Police brutality, Afrocentric curriculum, affirmative action and unity are some of the topics that will be discussed during Colorado State University’s fifth annual Black Issues Forum June 12-14.
The program brings together more than 60 high-school students from Colorado, California, Illinois, Arizona, New York, Texas and Pennsylvania to discuss important issues currently facing the African-American community.
The three-day program will require students to discuss and research a case study that highlights a particular issue facing the African-American community. The students will be given roles to play based on the scenario and will actively participate in a town meeting format in their assigned roles, ranging from a community member to a concerned parent. The weekend will culminate in a final presentation at 1 p.m. June 14 in the Lory Student Center Theatre.
"The planning committee selected the town meeting format for this year’s Black Issues Forum because we felt it was the most engaging way to have students understand the real-life effects of these issues on people’s lives," said Tracey Raiford, coordinator of the forum and assistant director of admissions at the university. "It’s important for students to become active participants in pertinent issues and recognize how different philosophies and proposed solutions can affect the African- American community."
African-American community leaders from Denver and Fort Collins will serve as panelists and special guests during the weekend.
Reynelda Muse, award-winning anchorwoman from NEWS 4, KCNC- TV, will play a key role in the town meeting forum. Muse became the first woman chosen as "Broadcaster of the Year" by her peers in the Colorado Broadcasters Association. In 1993, she also received the "Lifetime Achievement Award" of the Colorado Black Journalists Association.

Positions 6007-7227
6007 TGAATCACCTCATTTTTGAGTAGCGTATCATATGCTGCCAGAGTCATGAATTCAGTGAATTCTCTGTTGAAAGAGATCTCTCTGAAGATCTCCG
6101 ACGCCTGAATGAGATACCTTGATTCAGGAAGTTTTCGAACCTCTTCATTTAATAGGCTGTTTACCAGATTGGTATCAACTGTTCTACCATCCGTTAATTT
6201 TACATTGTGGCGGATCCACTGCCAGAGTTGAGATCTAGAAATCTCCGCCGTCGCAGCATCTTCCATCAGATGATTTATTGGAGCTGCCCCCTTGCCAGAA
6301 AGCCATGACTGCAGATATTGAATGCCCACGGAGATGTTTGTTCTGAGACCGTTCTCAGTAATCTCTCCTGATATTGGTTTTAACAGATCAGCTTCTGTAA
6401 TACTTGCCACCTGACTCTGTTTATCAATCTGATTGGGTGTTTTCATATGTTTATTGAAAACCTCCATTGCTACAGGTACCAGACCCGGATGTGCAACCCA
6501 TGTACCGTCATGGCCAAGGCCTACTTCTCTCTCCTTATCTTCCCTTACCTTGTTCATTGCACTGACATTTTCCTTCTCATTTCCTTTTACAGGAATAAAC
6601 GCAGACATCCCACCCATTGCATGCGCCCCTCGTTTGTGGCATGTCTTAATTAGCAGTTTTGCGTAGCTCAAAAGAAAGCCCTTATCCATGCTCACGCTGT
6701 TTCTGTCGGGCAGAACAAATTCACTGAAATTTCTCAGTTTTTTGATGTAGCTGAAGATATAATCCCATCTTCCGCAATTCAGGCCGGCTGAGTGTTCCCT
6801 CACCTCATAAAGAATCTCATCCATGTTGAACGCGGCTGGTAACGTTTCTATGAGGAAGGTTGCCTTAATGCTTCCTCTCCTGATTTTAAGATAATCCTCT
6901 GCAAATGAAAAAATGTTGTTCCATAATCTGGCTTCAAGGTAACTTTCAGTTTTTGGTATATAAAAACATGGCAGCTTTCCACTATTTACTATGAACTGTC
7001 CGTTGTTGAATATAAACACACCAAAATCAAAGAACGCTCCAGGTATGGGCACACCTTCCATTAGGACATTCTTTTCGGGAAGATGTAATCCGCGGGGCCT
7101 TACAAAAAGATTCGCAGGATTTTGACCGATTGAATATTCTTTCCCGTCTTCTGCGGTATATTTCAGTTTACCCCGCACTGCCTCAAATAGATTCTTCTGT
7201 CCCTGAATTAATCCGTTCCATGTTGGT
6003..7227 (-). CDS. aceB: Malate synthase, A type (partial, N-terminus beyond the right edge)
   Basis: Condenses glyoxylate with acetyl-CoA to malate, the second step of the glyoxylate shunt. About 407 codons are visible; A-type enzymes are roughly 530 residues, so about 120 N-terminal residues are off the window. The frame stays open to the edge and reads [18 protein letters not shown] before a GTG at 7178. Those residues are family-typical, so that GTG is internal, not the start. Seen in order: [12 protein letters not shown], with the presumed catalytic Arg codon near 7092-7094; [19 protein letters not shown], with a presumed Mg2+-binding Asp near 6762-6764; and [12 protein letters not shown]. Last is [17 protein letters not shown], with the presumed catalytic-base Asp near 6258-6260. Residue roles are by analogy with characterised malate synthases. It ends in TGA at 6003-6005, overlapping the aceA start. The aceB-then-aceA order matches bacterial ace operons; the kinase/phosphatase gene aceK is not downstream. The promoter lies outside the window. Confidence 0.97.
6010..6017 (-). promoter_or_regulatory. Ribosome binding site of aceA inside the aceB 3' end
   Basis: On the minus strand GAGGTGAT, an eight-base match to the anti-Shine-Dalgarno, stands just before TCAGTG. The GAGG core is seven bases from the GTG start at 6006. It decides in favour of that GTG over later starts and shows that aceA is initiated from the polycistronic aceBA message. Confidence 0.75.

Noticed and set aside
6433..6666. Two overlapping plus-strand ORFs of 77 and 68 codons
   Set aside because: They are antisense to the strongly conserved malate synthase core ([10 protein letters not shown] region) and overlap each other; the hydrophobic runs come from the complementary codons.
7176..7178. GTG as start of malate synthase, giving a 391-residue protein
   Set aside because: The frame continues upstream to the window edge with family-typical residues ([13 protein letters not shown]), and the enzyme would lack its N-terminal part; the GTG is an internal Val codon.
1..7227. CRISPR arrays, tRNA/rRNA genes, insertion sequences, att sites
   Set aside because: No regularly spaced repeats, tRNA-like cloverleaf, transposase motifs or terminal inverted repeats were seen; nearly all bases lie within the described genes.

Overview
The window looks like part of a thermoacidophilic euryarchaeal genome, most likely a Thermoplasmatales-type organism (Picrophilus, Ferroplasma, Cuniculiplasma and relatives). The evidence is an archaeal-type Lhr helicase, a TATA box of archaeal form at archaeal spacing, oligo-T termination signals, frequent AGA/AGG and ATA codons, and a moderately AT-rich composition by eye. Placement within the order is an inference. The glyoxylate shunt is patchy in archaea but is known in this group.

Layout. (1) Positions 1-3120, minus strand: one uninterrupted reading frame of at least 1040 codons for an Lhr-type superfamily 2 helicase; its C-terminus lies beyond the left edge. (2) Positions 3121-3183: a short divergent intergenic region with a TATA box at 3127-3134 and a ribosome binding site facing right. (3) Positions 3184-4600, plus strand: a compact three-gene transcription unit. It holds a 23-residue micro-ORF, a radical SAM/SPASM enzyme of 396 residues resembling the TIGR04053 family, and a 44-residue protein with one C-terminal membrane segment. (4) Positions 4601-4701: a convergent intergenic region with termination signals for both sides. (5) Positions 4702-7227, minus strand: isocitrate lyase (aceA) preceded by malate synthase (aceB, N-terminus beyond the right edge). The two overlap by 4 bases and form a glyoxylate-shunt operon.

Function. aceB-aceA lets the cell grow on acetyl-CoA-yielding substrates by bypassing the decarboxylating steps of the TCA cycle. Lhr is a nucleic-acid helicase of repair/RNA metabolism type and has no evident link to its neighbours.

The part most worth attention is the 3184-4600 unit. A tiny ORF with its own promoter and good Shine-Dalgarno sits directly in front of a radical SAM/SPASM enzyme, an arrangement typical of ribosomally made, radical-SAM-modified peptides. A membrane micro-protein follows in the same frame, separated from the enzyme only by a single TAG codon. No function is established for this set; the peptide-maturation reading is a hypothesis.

Thandabantu Iverson, a lecturer from the department of labor studies at the University of Indiana, will serve as keynote speaker for the forum. Iverson received his master’s degree from Clark Atlanta University, where he also has taught courses in political science and sociology. Iverson is board member of Men Stopping Violence Inc. and helps organize and facilitate workshops on domestic violence and sexism. Iverson also is a member of the steering committee for Black Workers for Justice.
"We are pleased to have African-American leaders, like Ms. Muse and Mr. Iverson, serve roles in this year’s forum because they believe in the importance of young people in our communities," said Raiford. "We are fortunate to have community members and university representatives provide a wonderful example for these high school students in their own leadership journeys."
Raiford added that student participants gain exposure to the college campus setting with direct interaction with university faculty and students, which makes higher education a more comfortable and intriguing choice.
For more information on this year’s Black Issues Forum, call Raiford at (303) 573-6315.